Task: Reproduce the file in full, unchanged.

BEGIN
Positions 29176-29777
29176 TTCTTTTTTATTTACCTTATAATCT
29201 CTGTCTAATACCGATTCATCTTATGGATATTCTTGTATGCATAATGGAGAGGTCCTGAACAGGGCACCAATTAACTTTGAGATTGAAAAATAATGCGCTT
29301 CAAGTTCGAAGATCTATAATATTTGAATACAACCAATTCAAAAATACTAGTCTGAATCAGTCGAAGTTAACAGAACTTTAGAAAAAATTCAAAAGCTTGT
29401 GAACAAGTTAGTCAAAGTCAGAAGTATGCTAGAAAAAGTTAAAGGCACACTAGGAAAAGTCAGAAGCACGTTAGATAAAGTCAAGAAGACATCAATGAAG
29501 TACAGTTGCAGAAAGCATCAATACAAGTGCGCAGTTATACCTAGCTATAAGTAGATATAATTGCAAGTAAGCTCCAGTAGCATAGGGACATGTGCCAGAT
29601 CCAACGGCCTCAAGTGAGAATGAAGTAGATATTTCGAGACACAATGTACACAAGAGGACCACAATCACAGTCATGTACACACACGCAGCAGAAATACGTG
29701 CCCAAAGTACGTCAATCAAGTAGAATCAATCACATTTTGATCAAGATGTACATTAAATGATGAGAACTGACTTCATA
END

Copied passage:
Positions 29176-29777
29176 TTCTTTTTTATTTACCTTATAATCT
29201 CTGTCTAATACCGATTCATCTTATGGATATTCTTGTATGCATAATGGAGAGGTCCTGAACAGGGCACCAATTAACTTTGAGATTGAAAAATAATGCGCTT
29301 CAAGTTCGAAGATCTATAATATTTGAATACAACCAATTCAAAAATACTAGTCTGAATCAGTCGAAGTTAACAGAACTTTAGAAAAAATTCAAAAGCTTGT
29401 GAACAAGTTAGTCAAAGTCAGAAGTATGCTAGAAAAAGTTAAAGGCACACTAGGAAAAGTCAGAAGCACGTTAGATAAAGTCAAGAAGACATCAATGAAG
29501 TACAGTTGCAGAAAGCATCAATACAAGTGCGCAGTTATACCTAGCTATAAGTAGATATAATTGCAAGTAAGCTCCAGTAGCATAGGGACATGTGCCAGAT
29601 CCAACGGCCTCAAGTGAGAATGAAGTAGATATTTCGAGACACAATGTACACAAGAGGACCACAATCACAGTCATGTACACACACGCAGCAGAAATACGTG
29701 CCCAAAGTACGTCAATCAAGTAGAATCAATCACATTTTGATCAAGATGTACATTAAATGATGAGAACTGACTTCATA